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Luminance, also known as tone is the brightness of a pixel. Luminance is measured in steps known as levels. In an everyday average RGB image, which is far in a way the most common kind of image you'll encounter, a level of 0 is black and a level of 255 is white. The other levels 1 through 224 are shades of gray in between. So where does color come in? Again, assuming an RGB image, you have three luminance-only versions of the image called channels.
The three channels are respectively colorized red, green and blue, hence RBG, and then blended together to produce the full color composite. In other words, color is a function of luminance. Meanwhile, luminance and color sometimes react with each other in surprising ways. Look at a strip of gray values and you see a steady progression of neutral levels just as you would expect. Throw in a cool color like blue, and the blues go from light to dark again as expected.
But add a warm color like red and we go from these pinks at the top to a surprisingly intense scarlet near the bottom. Then as we progress into the oranges, notice how the most vivid colors move up the list. We eventually arrive at yellow, which darkens into a muddy, somewhat unappetizing green. In other words, changing the brightness of a photo can be tricky. The purpose of this chapter is to show you how to adjust luminance in ways that make your images look always better and never worse.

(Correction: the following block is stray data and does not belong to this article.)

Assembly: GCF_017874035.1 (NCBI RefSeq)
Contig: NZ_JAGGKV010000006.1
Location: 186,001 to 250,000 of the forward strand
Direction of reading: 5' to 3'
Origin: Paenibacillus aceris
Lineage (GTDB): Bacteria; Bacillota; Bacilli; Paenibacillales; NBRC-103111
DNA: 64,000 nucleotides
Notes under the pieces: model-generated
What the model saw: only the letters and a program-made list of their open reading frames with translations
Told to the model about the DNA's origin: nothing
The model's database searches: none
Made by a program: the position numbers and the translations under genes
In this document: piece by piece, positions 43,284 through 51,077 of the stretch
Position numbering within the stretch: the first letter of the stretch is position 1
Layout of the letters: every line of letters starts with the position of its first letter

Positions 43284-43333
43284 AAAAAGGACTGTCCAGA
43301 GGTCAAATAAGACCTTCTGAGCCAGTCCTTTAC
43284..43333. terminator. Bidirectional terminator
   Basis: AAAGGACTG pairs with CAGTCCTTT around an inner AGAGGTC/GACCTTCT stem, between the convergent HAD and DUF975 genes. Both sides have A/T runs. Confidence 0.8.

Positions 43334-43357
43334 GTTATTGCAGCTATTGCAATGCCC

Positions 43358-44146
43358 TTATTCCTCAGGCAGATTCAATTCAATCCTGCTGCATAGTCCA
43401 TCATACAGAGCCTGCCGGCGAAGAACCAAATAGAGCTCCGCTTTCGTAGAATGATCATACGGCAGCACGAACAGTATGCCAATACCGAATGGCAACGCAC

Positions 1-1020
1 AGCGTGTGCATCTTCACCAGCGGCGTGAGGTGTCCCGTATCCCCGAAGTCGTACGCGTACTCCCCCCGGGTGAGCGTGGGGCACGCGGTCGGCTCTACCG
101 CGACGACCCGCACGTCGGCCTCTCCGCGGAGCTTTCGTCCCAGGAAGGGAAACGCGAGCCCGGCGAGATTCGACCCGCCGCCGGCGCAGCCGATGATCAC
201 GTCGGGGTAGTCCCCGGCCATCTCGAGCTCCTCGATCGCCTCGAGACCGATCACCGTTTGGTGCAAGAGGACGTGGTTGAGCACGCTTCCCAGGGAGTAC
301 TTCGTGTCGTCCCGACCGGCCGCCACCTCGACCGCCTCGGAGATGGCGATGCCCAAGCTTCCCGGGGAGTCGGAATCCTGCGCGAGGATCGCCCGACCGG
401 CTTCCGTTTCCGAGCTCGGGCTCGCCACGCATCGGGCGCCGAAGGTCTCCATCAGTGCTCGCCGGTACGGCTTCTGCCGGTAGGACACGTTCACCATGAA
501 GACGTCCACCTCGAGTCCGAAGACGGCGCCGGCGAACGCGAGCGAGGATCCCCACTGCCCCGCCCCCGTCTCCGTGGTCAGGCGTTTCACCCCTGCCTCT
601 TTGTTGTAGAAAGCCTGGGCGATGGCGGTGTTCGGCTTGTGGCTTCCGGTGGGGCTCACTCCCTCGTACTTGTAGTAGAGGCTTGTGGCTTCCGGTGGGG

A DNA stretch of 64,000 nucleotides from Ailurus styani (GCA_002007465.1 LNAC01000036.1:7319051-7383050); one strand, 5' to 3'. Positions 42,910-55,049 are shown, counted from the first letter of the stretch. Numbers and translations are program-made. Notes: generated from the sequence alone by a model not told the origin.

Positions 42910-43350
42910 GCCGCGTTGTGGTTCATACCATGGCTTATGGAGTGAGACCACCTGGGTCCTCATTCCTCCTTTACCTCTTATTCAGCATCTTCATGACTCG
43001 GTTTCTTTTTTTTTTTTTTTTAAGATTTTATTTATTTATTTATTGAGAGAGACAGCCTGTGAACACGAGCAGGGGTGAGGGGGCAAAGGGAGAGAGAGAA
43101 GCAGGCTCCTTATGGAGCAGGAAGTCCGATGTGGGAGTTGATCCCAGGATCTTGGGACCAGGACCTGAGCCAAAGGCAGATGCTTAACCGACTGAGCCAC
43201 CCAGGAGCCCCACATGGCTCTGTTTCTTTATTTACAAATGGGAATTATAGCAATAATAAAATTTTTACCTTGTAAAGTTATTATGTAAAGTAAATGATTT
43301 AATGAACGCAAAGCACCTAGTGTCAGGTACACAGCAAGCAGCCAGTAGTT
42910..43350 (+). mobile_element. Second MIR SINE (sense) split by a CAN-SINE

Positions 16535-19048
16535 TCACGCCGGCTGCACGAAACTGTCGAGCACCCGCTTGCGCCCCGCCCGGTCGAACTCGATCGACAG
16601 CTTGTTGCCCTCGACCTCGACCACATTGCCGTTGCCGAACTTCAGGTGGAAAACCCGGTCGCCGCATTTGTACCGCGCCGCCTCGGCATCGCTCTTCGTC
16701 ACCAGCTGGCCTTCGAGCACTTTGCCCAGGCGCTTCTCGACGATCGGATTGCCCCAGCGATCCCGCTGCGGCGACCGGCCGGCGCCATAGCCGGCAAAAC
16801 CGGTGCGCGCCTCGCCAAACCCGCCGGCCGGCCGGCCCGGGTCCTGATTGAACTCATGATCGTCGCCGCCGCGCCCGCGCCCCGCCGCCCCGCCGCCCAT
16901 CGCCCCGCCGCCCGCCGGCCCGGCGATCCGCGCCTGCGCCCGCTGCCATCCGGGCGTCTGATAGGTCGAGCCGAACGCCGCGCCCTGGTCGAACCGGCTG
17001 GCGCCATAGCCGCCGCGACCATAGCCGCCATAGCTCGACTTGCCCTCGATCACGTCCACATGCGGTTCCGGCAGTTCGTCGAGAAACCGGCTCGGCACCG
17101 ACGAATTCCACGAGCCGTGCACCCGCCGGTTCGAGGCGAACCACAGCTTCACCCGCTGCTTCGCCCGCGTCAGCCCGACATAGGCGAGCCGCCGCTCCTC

I'll start by explaining channels so you can see how luminance and color work together. Next, I'll show you Photoshop's Automatic Luminance Correction functions, and then we'll take a look at two commands that put you in control, Brightness Contrast and Shadows Highlights. In the end, I think you'll be amazed at the degree to which you can rescue even the most washed-out or gloomy looking image.
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